Are Those Pink ‘Period Pain’ Tablets Actually More Effective At Sorting Out Cramps?

STELLAR chats to a pharmacist about your period pain-relief options.

Have you ever seen those pink packets of Panadol and Nurofen that were designed especially for treating period pain?

They’re not widely available in Ireland, but we have spotted them abroad and wondered if we’re all missing a trick not hopping on the pink Panadol train. Are they actually more effective at sorting out period pain than the not-pink Panadol?

To find the answers, we turned to Edel, the pharmacist behind the blog The Pharmer’s Journal.

✨Some @bettyandbiddy ?? to brighten up the ??

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She said that unfortunately, these products are just a (pretty clever) marketing ploy, and often an example of ‘pink tax’ in action.

‘Pink tax’ is the extra amount women are charged for certain goods and services, often because they come in ‘female-friendly’ pink packaging. You know how women’s razors and shaving foam often cost more than men’s? That.

When you look at the ingredients, Panadol and Nurofen Period Pain are identical to other products on the market:

Panadol Period Pain contains 500mg paracetamol and 65mg caffeine, making it the exact same product as Panadol Extra, minus the packaging. Meaning – choose whichever product is priced lower.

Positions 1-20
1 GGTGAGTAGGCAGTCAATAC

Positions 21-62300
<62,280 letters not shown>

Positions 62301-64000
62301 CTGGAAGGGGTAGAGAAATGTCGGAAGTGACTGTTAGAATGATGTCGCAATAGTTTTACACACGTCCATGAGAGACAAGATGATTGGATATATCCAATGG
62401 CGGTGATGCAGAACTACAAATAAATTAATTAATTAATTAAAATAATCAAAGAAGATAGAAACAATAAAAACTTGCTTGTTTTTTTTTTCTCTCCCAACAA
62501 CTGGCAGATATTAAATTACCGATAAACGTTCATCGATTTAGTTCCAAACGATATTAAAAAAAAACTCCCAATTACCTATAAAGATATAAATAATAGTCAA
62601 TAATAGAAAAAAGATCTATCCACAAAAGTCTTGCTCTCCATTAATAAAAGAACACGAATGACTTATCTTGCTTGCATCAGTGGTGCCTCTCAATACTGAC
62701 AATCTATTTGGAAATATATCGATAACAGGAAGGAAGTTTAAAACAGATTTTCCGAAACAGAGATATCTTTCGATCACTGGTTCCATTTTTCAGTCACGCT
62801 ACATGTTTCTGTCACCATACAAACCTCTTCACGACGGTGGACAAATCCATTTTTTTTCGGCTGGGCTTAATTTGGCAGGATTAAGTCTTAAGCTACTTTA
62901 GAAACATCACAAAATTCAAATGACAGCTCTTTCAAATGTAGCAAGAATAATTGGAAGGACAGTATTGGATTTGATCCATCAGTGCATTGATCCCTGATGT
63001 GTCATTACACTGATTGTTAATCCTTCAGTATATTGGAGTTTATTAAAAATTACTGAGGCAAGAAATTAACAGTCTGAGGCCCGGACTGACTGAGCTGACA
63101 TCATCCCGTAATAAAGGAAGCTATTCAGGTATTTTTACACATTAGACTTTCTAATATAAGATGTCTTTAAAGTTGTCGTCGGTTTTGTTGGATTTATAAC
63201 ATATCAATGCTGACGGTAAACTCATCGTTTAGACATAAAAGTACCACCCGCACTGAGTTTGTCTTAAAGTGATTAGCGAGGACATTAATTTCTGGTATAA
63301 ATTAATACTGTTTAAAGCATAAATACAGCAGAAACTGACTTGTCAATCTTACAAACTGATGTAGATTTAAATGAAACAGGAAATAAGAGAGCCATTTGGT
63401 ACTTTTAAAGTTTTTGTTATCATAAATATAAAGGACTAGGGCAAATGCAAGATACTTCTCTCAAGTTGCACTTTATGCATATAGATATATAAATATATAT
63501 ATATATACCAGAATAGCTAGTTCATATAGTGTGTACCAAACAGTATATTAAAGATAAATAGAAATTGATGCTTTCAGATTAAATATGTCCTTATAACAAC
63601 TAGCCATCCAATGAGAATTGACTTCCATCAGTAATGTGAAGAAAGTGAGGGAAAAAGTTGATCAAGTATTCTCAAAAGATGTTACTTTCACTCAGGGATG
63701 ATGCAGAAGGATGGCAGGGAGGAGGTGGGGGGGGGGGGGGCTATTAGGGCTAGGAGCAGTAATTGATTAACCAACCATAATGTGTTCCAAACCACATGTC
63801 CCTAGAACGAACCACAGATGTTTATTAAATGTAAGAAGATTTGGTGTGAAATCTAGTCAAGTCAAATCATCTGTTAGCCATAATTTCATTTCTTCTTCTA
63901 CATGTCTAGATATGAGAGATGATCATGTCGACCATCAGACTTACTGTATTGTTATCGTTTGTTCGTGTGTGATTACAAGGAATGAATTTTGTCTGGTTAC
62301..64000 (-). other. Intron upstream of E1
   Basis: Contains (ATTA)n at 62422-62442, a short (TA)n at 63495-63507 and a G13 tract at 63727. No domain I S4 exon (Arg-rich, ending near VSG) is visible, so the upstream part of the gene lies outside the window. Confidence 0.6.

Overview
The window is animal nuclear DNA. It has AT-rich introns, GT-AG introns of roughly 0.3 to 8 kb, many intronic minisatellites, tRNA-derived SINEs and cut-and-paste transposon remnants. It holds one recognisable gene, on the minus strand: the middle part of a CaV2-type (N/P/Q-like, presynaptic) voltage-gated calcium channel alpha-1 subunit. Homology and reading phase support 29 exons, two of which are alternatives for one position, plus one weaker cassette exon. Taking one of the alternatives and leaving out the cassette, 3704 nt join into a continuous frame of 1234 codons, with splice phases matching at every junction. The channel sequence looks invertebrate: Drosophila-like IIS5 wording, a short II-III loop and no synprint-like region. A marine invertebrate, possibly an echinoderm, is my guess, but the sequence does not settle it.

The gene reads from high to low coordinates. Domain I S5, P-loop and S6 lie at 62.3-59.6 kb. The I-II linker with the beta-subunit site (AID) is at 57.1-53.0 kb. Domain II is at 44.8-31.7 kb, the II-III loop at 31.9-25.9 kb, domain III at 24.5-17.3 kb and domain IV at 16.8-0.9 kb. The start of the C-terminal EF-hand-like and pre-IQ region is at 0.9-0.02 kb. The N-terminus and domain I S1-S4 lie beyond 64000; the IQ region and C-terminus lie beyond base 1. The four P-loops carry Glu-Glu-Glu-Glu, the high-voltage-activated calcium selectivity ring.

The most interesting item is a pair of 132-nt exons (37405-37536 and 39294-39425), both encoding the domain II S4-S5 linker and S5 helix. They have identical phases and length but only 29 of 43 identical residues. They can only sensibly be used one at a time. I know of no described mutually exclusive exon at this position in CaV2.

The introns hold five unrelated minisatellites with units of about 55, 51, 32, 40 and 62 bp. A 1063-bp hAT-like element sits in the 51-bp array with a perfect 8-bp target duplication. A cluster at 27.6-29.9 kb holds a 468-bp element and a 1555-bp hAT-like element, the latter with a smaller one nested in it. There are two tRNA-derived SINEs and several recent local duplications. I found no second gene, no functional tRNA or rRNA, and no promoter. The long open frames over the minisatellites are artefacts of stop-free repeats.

Nurofen Period Pain, meanwhile, contains the 200mg of ibuprofen, the exact same amount as regular Nurofen tablets.

One ‘pink’ product that is actually effective is Feminax, which contains paracetamol, caffeine, hyoscine (a muscle relaxant) and codeine. The latter ingredient makes it a restricted sale item in Ireland, meaning the pharmacist will have to ask you a few questions to see if it’s suitable for you before selling it.

“Feminax is indicated for short term use only (maximum three days), as it’s highly addictive,” says Edel. “The hyoscine is a muscle relaxant, making it an effective treatment for cramps associated with periods.”

If you’re now wondering how best to tackle period pain, the answer will most likely be your common-or-garden generic ibuprofen, which will be kinder to your wallet, too.

Ibuprofen-based medications will treat period pain more effectively than paracetamol, due to their anti-inflammatory effect. However, ibuprofen is contraindicated in those suffering from asthma or stomach acidity, with paracetamol often being a ‘safer’ ingredient to take, provided it’s being taken correctly.

Vital knowledge. We’ll find a way to nip you in the bud once and for all some day, period pain.

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